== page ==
Seriously though, there is more to the story than power to weight. More important than P/W is latacc and that will usually improve with weight reduction (higher mu) and definitely improve if the car has significant aero DF. I don't know how fast the P1 has to be going to generate 600 kg. but at that speed the lat acc will improve by at least 1400/2000 x (2000-140)/(1400-140) = 1.033 (or 3.3%). Same for braking and traction-limited-acceleration.

Of course if McLaren were totally single minded about the stated goal, they would have deleted the hybrid bits and put 140kg of extra IC engine in the thing. Probably pick up an extra few hundred hp.



Over 2g cornering. 600kg is at 160mph, after which active aero bleeds it off.

#8 Greg Locock

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Posted 06 June 2013 - 02:45

Seriously though, there is more to the story than power to weight. More important than P/W is latacc and that will usually improve with weight reduction (higher mu) and definitely improve if the car has significant aero DF. I don't know how fast the P1 has to be going to generate 600 kg. but at that speed the lat acc will improve by at least 1400/2000 x (2000-140)/(1400-140) = 1.033 (or 3.3%). Same for braking and traction-limited-acceleration.

Of course if McLaren were totally single minded about the stated goal, they would have deleted the hybrid bits and put 140kg of extra IC engine in the thing. Probably pick up an extra few hundred hp.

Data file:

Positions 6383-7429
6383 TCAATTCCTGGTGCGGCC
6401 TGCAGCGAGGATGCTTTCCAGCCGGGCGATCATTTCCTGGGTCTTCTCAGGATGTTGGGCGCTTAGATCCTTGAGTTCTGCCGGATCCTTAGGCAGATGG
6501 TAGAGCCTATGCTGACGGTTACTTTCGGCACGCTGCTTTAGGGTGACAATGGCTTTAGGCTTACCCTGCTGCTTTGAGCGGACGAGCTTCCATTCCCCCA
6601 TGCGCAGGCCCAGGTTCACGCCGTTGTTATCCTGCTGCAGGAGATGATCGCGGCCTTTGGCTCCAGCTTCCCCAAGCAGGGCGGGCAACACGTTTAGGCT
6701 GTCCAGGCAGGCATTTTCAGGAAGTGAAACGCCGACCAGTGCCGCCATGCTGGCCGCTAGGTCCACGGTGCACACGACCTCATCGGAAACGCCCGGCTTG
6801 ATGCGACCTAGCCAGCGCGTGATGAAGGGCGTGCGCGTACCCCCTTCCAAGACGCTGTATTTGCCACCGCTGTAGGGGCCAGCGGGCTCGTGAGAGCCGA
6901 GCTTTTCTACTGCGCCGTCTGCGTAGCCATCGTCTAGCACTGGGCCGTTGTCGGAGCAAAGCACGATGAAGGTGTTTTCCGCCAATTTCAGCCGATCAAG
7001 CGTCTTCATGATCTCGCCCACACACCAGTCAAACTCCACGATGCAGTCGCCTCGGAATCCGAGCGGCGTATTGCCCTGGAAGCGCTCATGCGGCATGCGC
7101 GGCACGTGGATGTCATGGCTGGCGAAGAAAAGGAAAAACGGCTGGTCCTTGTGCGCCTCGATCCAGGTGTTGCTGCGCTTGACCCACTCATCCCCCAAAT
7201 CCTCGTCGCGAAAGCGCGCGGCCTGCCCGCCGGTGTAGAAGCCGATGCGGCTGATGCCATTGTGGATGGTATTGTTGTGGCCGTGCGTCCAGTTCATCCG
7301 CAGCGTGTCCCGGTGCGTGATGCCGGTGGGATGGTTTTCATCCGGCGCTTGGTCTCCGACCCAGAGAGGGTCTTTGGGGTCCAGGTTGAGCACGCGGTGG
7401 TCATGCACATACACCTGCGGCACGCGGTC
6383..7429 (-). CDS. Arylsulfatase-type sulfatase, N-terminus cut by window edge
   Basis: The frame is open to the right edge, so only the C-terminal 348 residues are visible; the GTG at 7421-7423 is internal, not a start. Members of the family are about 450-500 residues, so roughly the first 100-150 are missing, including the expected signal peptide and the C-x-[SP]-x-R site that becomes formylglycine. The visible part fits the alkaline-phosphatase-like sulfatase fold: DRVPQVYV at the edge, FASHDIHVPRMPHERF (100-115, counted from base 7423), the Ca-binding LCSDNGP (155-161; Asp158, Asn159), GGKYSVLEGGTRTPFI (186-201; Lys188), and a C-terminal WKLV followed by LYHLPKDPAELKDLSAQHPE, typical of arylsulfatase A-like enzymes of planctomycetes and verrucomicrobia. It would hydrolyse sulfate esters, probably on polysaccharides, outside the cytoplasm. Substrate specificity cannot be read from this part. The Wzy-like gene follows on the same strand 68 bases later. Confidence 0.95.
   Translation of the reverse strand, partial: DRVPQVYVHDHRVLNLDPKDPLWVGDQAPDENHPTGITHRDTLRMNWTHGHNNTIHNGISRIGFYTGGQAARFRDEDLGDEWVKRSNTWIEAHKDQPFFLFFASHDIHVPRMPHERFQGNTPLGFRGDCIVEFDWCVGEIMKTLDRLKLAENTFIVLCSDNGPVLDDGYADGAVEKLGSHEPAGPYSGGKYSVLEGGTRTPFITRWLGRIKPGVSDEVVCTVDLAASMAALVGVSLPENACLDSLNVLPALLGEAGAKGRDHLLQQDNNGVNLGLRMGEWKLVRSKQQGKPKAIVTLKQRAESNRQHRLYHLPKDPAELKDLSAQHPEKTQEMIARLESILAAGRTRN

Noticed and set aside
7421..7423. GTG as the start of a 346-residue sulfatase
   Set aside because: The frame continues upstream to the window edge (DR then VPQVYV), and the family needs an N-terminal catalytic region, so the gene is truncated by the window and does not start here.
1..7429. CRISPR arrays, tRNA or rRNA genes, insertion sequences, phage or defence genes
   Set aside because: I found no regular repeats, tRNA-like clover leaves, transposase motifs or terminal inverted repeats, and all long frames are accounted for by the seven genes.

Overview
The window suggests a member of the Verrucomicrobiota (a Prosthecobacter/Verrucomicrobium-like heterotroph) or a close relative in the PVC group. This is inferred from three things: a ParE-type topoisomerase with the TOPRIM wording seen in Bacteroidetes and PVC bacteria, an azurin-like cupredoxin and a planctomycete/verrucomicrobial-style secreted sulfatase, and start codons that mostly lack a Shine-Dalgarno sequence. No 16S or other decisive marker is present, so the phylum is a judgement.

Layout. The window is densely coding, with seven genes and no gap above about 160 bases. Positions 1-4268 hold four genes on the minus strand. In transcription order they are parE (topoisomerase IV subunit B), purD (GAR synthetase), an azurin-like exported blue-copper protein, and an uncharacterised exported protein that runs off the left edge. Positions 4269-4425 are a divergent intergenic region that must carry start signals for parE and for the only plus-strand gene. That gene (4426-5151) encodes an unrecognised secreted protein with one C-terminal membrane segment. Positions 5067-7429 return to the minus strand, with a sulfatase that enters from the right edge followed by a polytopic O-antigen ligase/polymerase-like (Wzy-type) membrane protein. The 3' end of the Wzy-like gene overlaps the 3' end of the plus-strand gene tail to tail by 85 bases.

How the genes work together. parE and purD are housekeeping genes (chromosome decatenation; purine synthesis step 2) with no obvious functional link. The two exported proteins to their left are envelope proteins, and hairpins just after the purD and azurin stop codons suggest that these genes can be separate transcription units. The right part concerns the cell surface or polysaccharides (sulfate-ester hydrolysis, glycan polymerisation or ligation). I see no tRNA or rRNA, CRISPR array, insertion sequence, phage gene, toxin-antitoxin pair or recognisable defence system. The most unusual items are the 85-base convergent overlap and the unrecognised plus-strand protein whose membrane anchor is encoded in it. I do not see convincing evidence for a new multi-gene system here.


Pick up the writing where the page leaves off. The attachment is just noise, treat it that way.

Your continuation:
True dat - mu sensitivity of tires is typically (gotta love the units) -0.01 to -0.02 mu per kN of load -it is of course far more complicated than that. So, 1400N of extra load will knock maybe 2% off the max latacc ignoring aero, rather less if aero is really significant.So if we were driving round a skid pan no aero then the lap time would increase by about 1%



#9 Greg Locock

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Posted 07 June 2013 - 01:09

I used Lapsim 2008.3, Donnington, Porsche Cup set to 1400 kg, 903 hp, 1'39.8, virtually no aero

power down to 727 hp 1'40.6

weight down to 1260kg and power at 727 hp 1'39.6

That's pretty funny.

To do this properly you should set the gearing up for the circuit etc etc, and add the aero in.






#10 gruntguru

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Posted 07 June 2013 - 05:43

That's pretty funny.

Yeah, but think of the fuel/CO2 savings McLaren achieved by hybridising the P1.

#11 Greg Locock

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Posted 07 June 2013 - 06:49


I've just added aero which even things up, they are within 0.1 seconds all the way round. But the tires in my sim are grip limited out of every corner, they are smoking for roughly 20% of each lap .

Turning up mu to prevent that, to 2 which is silly, gives the hybrid car a 1 second advantage over the lighter gas car.

So, the differences are small, but the setup has not been optimised for each case, the lighter car should carry less aero than the hybrid for a start.